조성희 · Cho Sung Hee




Sung-Hee Cho is a Seoul based artist whose works are influenced by the sublime aesthetic of nature. Sung-Hee finds many inspirations from her childhood. Cho recalls living in a traditional Korean house, han-ok, throughout her adolescence. In a typical traditional Korean house, all the doors and windows are pasted with Hanji paper. Every two years, all the doors and windows had to be delicately repaired. Moments before repair began Sung-Hee was given permission to poke numerous holes on all the doors and windows.

Ever since she was a child, her mother would allow Sung-Hee to draw on the walls as she liked. By the age of 6, many of Sung-Hee’s house walls were covered with countless drawings of beautiful flowers from her father’s garden. In the garden, her father has taught her that the essence of beauty lies in nature. He would repeatedly tell Sung Hee that through carefully and sincerely nurturing the trees, one can bring out the best quality in them. Cho’s hanji series is the result of the artist recreating her most cherished memory.

Hanji, also known as asian mulberry paper, plays a critical role in Sung-Hee’s art. It not only serves as an embodiment of her childhood memory, but it also is an integral element of her unique mark making. Cho uses a collage method in which many circles are hand-cut or gently torn from hanji, then layered with oil pigments and placed one atop another. More than 10,000 pedals are placed on any given painting. Through her sincere work ethics, Sung-Hee successfully combines a traditional Korean sensibility with her unique vision and personal narrative. Her works display the complex relationship between colour, texture, and space. Through such a laborious and time-consuming process Sung- Hee is able to get one step closer to the ideal beauty of nature.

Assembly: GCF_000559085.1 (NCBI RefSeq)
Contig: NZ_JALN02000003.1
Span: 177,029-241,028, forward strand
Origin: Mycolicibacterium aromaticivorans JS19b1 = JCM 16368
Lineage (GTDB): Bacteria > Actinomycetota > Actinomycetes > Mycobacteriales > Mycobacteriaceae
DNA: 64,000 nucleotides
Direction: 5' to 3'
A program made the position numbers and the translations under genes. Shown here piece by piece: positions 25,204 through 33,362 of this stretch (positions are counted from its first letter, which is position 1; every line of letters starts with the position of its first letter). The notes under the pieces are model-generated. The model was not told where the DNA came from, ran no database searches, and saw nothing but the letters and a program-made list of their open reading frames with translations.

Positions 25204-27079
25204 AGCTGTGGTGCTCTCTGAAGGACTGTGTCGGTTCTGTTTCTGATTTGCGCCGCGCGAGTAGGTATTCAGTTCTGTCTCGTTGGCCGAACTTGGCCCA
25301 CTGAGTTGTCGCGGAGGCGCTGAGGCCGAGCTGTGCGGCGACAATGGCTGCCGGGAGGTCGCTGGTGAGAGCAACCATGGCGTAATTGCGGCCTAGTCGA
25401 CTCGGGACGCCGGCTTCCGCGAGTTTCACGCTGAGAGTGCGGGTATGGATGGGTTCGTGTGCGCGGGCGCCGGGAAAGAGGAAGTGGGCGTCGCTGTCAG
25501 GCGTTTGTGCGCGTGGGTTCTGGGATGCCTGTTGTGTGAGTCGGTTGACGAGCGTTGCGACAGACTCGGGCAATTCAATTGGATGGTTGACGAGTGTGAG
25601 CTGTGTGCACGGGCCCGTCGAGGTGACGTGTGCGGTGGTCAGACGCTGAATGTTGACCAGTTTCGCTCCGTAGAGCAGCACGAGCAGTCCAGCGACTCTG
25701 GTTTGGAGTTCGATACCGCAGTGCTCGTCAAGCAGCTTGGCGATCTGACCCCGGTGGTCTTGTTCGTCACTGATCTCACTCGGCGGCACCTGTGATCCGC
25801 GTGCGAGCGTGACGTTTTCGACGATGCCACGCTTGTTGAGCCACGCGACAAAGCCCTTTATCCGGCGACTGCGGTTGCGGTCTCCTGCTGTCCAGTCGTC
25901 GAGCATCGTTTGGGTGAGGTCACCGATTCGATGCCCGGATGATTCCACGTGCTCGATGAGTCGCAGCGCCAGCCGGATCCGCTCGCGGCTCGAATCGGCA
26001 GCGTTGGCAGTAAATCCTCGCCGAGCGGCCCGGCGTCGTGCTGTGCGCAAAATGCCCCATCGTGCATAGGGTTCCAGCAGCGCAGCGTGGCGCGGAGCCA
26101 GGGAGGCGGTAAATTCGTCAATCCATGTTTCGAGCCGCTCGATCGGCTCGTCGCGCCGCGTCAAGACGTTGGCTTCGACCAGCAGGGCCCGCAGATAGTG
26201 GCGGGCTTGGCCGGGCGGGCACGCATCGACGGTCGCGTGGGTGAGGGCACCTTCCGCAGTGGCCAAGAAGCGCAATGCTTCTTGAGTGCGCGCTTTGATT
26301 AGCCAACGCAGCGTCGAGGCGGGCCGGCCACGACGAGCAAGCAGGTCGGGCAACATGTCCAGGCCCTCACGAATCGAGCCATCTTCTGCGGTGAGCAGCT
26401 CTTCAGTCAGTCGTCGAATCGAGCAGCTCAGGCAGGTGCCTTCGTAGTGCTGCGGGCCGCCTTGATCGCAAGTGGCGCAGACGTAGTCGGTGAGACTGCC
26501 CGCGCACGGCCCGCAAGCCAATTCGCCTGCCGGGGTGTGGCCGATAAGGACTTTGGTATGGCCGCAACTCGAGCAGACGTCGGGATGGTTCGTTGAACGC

Sung-Hee Cho was born in Jeon-ju, South Korea in 1949. She received her Bachelor of Fine Arts from Hongik University (Seoul, South Korea) and M.A., Graduate School of Education Ewha Women’s University (Seoul, South Korea). Her works have been exhibited nationally and internationally at galleries and museums including National Museum of Modern and Contemporary Art (Seoul, South Korea), Gallery Hyundai (Seoul, South Korea), Tambaran Gallery (New York, NY), Opera Gallery (London, UK), and Mudima Foundation (Milan, Italy). Her works are part of the collections of the Museum of Contemporary Art (Seoul, South Korea), Sejong Art Center (Seoul, South Korea), New York Korean Cultural Center (New York, NY), Los Angeles Korean Cultural Center (Los Angeles, CA), Domino Sugar & Co. (New York, NY), Starbucks & Co., Howard Schultz Private Collection (New York, NY), among many others.